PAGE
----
About three-quarters (72 per cent) of Canadians with a workplace health benefits plan have a traditional plan and 28 per cent have a flex plan, according to the 2020 Sanofi Canada health-care survey.
This is up slightly from 2017, when 80 per cent of plan members said they had a traditional plan and 19 per cent said they have a flex plan.
Among plan sponsor respondents with a traditional plan, 67 per cent said they’d prefer to offer a flex plan. This number was broken down into 43 per cent that said they’re considering it and 24 per cent that said there are too many barriers.
The survey also found 57 per cent of plan sponsors offer health-care spending accounts, comparable to last year’s findings (61 per cent) and up significantly from the previous two years (33 per cent in 2018 and 31 per cent in 2017).
While large employers, with 500 or more employees, were much more likely than smaller employers, with fewer than 250 employees, to offer HCSAs (73 per cent versus 42 per cent), the survey found growth is strong across all sizes.
About half (51 per cent) of plan sponsors said they anticipate HCSAs will play a more significant role over the next five years, up from 36 per cent in 2018. This ranges from 43 per cent among smaller employers to 61 per cent among large employers and increases to 64 per cent among plan sponsors with a drug plan maximum.
“By offering options like health[-care] spending accounts, plan sponsors that can’t afford flex plans can give plan members some of the flexibility they want,” said Marc Bertossini, director of marketing for group and business insurance at Desjardins Insurance and an advisory board member. “But traditional health benefits are also very important — for preventing disability, for example. Plan sponsors should determine what they want their health benefits plans to accomplish and then decide what will best meet their objectives and plan members’ needs.”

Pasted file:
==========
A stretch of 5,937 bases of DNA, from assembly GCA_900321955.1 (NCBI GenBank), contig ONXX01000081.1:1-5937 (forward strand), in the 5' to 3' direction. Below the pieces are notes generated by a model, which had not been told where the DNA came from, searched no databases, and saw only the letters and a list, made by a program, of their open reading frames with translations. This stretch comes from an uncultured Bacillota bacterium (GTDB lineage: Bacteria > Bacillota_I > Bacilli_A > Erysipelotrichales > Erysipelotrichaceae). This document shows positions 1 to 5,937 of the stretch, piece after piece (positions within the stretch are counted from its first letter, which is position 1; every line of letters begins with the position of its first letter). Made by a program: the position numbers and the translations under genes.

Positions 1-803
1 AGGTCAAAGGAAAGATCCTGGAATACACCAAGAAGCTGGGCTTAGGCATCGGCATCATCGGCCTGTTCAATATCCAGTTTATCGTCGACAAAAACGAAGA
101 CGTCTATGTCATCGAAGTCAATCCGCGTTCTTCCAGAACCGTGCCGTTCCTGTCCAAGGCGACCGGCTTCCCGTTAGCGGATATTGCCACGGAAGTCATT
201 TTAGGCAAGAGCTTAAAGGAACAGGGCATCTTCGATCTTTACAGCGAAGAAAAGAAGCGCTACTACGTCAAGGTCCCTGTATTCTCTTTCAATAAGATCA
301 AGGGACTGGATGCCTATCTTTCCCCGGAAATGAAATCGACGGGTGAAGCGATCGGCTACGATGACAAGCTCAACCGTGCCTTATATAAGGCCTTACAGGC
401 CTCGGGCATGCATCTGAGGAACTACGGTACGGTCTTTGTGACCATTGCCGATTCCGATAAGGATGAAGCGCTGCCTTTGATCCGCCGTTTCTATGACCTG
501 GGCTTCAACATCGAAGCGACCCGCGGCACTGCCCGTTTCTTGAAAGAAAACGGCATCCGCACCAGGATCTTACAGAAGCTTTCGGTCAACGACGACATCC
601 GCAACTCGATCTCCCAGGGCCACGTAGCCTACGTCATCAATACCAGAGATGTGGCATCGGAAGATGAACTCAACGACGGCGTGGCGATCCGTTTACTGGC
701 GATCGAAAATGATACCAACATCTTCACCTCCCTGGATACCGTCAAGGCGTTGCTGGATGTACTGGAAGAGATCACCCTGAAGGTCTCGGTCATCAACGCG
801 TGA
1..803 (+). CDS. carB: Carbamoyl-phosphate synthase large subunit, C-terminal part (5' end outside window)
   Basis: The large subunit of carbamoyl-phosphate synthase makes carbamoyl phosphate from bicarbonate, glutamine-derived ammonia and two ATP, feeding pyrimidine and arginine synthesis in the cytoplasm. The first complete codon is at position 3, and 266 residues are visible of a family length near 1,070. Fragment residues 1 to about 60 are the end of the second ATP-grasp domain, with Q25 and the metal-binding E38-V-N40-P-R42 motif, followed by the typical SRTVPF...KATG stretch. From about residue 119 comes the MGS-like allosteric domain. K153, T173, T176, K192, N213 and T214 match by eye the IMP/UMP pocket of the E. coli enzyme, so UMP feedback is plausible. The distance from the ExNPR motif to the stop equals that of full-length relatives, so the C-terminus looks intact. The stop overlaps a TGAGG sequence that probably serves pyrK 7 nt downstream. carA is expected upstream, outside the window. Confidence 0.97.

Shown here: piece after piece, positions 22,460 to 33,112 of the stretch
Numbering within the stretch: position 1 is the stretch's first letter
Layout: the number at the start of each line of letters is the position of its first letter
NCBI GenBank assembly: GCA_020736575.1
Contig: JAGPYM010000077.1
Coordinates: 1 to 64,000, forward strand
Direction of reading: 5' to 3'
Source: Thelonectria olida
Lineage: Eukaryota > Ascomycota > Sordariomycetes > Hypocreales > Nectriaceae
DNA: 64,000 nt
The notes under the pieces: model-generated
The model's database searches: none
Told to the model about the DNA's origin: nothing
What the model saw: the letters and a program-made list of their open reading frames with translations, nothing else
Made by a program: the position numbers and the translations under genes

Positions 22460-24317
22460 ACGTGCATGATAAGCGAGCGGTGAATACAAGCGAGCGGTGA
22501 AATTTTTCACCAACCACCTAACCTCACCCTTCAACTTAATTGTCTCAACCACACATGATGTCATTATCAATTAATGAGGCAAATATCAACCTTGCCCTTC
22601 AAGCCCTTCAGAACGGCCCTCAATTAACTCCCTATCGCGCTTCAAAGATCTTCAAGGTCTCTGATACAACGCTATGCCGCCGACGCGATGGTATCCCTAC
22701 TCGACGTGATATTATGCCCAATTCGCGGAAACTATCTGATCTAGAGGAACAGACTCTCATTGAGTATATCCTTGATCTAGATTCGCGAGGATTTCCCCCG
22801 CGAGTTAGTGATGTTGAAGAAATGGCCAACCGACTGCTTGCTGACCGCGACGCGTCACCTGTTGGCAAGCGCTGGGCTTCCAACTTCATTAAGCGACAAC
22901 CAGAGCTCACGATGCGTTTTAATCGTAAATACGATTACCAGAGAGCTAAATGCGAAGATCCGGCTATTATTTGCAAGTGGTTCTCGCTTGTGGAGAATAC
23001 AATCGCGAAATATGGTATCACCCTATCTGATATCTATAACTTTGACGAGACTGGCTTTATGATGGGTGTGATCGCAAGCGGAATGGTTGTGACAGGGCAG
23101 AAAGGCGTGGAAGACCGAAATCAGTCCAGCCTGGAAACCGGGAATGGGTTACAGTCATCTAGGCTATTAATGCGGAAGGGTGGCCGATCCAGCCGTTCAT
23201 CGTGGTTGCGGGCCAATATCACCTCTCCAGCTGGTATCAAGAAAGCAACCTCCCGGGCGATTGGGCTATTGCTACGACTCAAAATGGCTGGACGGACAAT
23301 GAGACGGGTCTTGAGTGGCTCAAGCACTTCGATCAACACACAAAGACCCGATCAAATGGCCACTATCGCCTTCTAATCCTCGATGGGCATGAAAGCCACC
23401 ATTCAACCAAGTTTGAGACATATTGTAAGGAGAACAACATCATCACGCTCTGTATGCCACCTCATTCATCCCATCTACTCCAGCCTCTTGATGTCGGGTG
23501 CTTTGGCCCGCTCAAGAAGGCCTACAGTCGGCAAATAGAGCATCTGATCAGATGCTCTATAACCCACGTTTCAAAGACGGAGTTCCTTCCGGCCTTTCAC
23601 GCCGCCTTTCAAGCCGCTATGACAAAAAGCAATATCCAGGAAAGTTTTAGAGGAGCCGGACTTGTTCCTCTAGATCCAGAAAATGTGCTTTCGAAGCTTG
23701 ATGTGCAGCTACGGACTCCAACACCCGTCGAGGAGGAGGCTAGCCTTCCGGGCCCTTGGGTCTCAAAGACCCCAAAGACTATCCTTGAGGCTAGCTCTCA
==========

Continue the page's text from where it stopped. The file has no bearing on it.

Among plan members with an HCSA, 94 per cent said they used at least some of it in 2019. Those who used it reported spending 62 per cent, on average, of the funds available, ranging from an average high of 73 per cent in Alberta to a low of 56 per cent in British Columbia. And plan members in the public sector used the plan more (70 per cent), on average, than those in the private sector (57 per cent).
When asked why they didn’t use all of the funds available, 43 per cent of plan members said they didn’t need it (43 per cent). Some 27 per cent said they’ll carry unused funds over to next year and 16 per cent said they forgot about it.
Virtually all (93 per cent) plan members with HCSAs agreed they like having one and 82 per cent of plan members without HCSAs agreed they’d like to have one as part of their workplace benefits plan.
Returning to plan sponsors, 35 per cent said they offer a wellness accounts for health-related taxable items, comparable to last year’s finding (37 per cent) and up from 14 per cent in 2017. Again, employers with 500 or more employees were much more likely (49 per cent) than employers with fewer than 250 employees (21 per cent) to offer wellness accounts.
The survey also presented plan members with the scenario where the cost of their health benefits plan increased and their employer was unable or unwilling to pay, asking whether they’d prefer to pay higher premiums to maintain their current benefits, reduce the benefits and pay the same premiums or pay a higher portion of the cost upon use of the benefit.
The results showed a steady shift over the years. Fewer than a third (29 per cent) said they’d prefer to pay higher premiums, down from 43 per cent in 2009; 24 per cent said they’re willing to reduce benefits, up from 14 per cent in 2009; and 19 per cent said they’d prefer to pay more at the time of use, down slightly from 23 per cent. That leaves 28 per cent who said they don’t know, up from 20 per cent in 2009.
“Technology is enabling the industry to explore new and better ways to bring flexibility into plan design,” said Marie-Chantal Côté, vice-president of market development and group benefits at Sun Life Canada and an advisory board member. “And as plan members exercise their choices and become more familiar and engaged with their benefits plan, we will see greater opportunities to proactively interact with them — for example, with recommendations that support healthy behaviours.”